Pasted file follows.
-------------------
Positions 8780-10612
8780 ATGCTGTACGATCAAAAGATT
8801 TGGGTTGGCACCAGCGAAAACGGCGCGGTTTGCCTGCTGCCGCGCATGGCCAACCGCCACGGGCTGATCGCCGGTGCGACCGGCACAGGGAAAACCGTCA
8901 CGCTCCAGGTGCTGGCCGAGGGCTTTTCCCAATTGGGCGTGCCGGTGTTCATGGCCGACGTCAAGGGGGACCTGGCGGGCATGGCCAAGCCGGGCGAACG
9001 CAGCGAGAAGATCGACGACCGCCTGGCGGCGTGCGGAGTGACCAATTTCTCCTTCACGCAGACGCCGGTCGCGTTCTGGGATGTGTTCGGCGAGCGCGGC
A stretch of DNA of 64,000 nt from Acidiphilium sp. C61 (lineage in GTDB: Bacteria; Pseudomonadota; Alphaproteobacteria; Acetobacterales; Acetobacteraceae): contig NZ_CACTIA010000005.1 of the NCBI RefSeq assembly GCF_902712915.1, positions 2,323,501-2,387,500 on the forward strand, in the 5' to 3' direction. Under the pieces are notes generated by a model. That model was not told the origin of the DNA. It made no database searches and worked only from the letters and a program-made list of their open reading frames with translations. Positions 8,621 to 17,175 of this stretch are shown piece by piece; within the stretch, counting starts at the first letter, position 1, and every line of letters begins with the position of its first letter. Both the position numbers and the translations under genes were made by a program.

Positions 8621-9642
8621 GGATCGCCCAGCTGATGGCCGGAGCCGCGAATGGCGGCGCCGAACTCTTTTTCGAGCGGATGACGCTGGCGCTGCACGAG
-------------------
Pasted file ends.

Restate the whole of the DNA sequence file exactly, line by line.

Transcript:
Positions 8780-10612
8780 ATGCTGTACGATCAAAAGATT
8801 TGGGTTGGCACCAGCGAAAACGGCGCGGTTTGCCTGCTGCCGCGCATGGCCAACCGCCACGGGCTGATCGCCGGTGCGACCGGCACAGGGAAAACCGTCA
8901 CGCTCCAGGTGCTGGCCGAGGGCTTTTCCCAATTGGGCGTGCCGGTGTTCATGGCCGACGTCAAGGGGGACCTGGCGGGCATGGCCAAGCCGGGCGAACG
9001 CAGCGAGAAGATCGACGACCGCCTGGCGGCGTGCGGAGTGACCAATTTCTCCTTCACGCAGACGCCGGTCGCGTTCTGGGATGTGTTCGGCGAGCGCGGC
A stretch of DNA of 64,000 nt from Acidiphilium sp. C61 (lineage in GTDB: Bacteria; Pseudomonadota; Alphaproteobacteria; Acetobacterales; Acetobacteraceae): contig NZ_CACTIA010000005.1 of the NCBI RefSeq assembly GCF_902712915.1, positions 2,323,501-2,387,500 on the forward strand, in the 5' to 3' direction. Under the pieces are notes generated by a model. That model was not told the origin of the DNA. It made no database searches and worked only from the letters and a program-made list of their open reading frames with translations. Positions 8,621 to 17,175 of this stretch are shown piece by piece; within the stretch, counting starts at the first letter, position 1, and every line of letters begins with the position of its first letter. Both the position numbers and the translations under genes were made by a program.

Positions 8621-9642
8621 GGATCGCCCAGCTGATGGCCGGAGCCGCGAATGGCGGCGCCGAACTCTTTTTCGAGCGGATGACGCTGGCGCTGCACGAG